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member is Milton Friedman. This amendment would control federal spending lsy accepting present levels but allowing increases only in proportion to increases in the gross national product. Government-created inflation would be deterred by reducing the allowed spending increase when inflation exceeds three per cent annually.
This spending-limit amendment deserves serious consideration. The case for it is compelling. It is unfortunate that the case against it seems hardly less so.
CASE FOR THE AMENDMENT
The case for the amendment is simply that we must somehow stop the seemingly inexorable rise in the share of society's wealth claimed by the federal government, and so far nothing short of a constitutional limit has worked. Perhaps only a constitutional check, one beyond the reach of ordinary majorities, can cope with the well-known pathology of social democracy: intense constituencies press for particular federal spending programs; generalized unhappiness with total outlays, taxes, and inflation prove ineffective to defeat specific claims; and, as a result, total spending mounts to levels that hardly anyone wants.
The long-term growth of government's share of national wealth (coupled with heavy regulation) is a serious, near-term threat to the vitality of the economy, particularly since it involves income redistribution that weakens incentives for both producers and recipients. Less obviously, perhaps, rising government spendiing is a long-term threat to American political freedom. Social and political discontents may increase beyond tolerable levels as the decreased size of the pie intensifies disputes about its division. Inflation, which may become endemic if spending is not controlled, has destroyed democracies before. Increasing sutsidies, with conditions attached, are a mode of coercion that may evade constitutional guarantees, allowing government to buy decreased freedom it could not order directly. Rising spending also fosters the growth of great bureaucraries whose choices increasingly displace those of elected representatives. Even if the rule of the bureaucracies proves both stable and benevolent, which is by no means to be assumed, it is not the sovereignty of the people.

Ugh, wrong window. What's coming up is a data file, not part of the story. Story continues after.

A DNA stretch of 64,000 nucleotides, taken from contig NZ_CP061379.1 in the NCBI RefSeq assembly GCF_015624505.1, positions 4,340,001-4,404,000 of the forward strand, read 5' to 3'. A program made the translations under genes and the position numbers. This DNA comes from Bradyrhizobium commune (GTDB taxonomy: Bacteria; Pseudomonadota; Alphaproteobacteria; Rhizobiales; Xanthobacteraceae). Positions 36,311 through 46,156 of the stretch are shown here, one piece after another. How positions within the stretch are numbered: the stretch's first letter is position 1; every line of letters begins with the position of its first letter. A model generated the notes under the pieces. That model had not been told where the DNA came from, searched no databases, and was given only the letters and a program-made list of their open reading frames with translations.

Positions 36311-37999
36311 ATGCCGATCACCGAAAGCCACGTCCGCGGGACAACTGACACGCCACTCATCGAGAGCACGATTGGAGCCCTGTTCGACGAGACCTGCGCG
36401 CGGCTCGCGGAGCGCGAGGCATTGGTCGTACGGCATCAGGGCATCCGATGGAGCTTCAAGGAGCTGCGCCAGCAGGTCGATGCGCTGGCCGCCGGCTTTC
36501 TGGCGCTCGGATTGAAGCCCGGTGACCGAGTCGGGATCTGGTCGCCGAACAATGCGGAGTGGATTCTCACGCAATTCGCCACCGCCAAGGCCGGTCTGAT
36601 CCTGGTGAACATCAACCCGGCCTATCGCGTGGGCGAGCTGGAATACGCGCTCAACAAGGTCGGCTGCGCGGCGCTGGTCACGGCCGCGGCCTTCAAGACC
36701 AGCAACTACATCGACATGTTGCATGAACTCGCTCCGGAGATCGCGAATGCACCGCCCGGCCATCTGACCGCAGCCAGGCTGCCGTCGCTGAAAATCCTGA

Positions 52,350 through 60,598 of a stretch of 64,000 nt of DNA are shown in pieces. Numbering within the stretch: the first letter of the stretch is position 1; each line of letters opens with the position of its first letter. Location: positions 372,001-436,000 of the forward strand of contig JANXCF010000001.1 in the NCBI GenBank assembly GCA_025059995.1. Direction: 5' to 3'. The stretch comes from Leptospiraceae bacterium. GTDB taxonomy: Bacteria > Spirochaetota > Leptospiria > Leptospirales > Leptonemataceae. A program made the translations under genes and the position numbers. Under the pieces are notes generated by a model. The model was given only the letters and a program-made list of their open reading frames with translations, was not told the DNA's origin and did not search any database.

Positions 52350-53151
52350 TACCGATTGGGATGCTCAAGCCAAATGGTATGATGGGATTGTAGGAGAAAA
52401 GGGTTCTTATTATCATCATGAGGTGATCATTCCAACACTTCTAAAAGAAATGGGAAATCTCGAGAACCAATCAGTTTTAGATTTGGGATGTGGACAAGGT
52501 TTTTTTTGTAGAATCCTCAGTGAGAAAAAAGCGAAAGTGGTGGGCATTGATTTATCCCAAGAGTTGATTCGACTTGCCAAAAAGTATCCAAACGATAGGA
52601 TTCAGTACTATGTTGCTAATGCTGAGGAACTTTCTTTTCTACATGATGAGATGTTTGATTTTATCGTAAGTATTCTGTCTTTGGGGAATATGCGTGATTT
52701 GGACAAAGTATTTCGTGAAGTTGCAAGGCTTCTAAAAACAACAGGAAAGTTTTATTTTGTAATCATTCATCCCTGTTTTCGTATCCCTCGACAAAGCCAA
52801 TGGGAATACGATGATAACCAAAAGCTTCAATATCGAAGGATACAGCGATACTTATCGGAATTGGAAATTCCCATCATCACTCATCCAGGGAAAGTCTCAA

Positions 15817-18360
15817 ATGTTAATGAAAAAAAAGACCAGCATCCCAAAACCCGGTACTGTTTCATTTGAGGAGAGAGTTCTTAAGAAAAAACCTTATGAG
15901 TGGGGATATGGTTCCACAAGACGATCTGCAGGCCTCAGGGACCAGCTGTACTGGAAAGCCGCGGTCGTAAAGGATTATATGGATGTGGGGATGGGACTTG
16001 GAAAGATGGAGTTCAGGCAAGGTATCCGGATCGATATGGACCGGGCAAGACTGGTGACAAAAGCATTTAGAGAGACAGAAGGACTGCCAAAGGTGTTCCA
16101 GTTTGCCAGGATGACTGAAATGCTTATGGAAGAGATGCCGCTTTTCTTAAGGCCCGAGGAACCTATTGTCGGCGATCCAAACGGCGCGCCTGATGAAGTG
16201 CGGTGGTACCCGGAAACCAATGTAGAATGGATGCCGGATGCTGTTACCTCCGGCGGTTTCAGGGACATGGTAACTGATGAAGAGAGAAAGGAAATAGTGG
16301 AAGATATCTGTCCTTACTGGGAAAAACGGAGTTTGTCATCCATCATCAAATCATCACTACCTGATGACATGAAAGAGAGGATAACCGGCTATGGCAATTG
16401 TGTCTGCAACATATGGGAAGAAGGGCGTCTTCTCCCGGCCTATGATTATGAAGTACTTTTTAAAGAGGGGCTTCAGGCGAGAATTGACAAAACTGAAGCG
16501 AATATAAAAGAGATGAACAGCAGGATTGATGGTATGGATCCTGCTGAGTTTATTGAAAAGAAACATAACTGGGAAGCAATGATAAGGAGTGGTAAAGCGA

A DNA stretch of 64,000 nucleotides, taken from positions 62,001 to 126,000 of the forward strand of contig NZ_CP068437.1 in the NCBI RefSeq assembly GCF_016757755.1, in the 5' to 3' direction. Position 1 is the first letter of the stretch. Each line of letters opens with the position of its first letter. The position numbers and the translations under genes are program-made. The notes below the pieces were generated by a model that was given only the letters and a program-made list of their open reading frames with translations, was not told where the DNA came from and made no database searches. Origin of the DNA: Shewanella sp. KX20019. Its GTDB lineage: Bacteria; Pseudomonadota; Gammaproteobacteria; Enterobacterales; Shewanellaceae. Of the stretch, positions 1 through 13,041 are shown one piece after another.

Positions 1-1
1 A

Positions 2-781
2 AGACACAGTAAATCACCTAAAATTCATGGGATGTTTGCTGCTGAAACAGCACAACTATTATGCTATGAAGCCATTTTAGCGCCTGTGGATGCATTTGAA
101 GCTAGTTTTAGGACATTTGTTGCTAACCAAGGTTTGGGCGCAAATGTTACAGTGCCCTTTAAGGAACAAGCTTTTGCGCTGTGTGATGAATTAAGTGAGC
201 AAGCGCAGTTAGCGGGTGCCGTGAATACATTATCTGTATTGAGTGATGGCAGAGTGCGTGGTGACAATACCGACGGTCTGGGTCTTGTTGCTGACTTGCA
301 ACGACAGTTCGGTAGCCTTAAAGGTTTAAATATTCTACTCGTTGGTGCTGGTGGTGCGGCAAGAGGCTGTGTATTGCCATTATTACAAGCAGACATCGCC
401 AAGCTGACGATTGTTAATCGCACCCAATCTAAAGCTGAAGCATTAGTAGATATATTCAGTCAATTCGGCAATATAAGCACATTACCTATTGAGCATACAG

We may, therefore, brush aside some common objections to any amendment dealing with fiscal matters. One, difficult to fathom, is that fiscal responsibility is inherently a matter for statutory control and does not "belong” in the nation's basic document; the hands of future voters ought not be tied. All constitutional provisions tie the hands of future voters, and, in many cases, a good thing wo. The question is instead one of the gravity of the danger addressed. Any systemie malfunctioning of government serious enough to threaten prosperity and freedom may properly be addressed by the Constitution. Nor is the aesthetic objection 5) the necessarily detailed, technical language of the amendment well taken. It come not only from dedicated statists, whose literary sensibilities are perhaps suspens in this instance, but also from persons like James Kilpatrick, who writes of the spending-limit: “This is not constitutional language, this is statutory language, and it has no place in the supreme law of the land." The notion that the Consi tution is reserved for grand statements of moral principle (whose vagueness has upon occasion caused a great deal of trouble) is neither an accurate description of the original document nor, if the need be plain, a sufficiently wieghty objectiva to the amendment.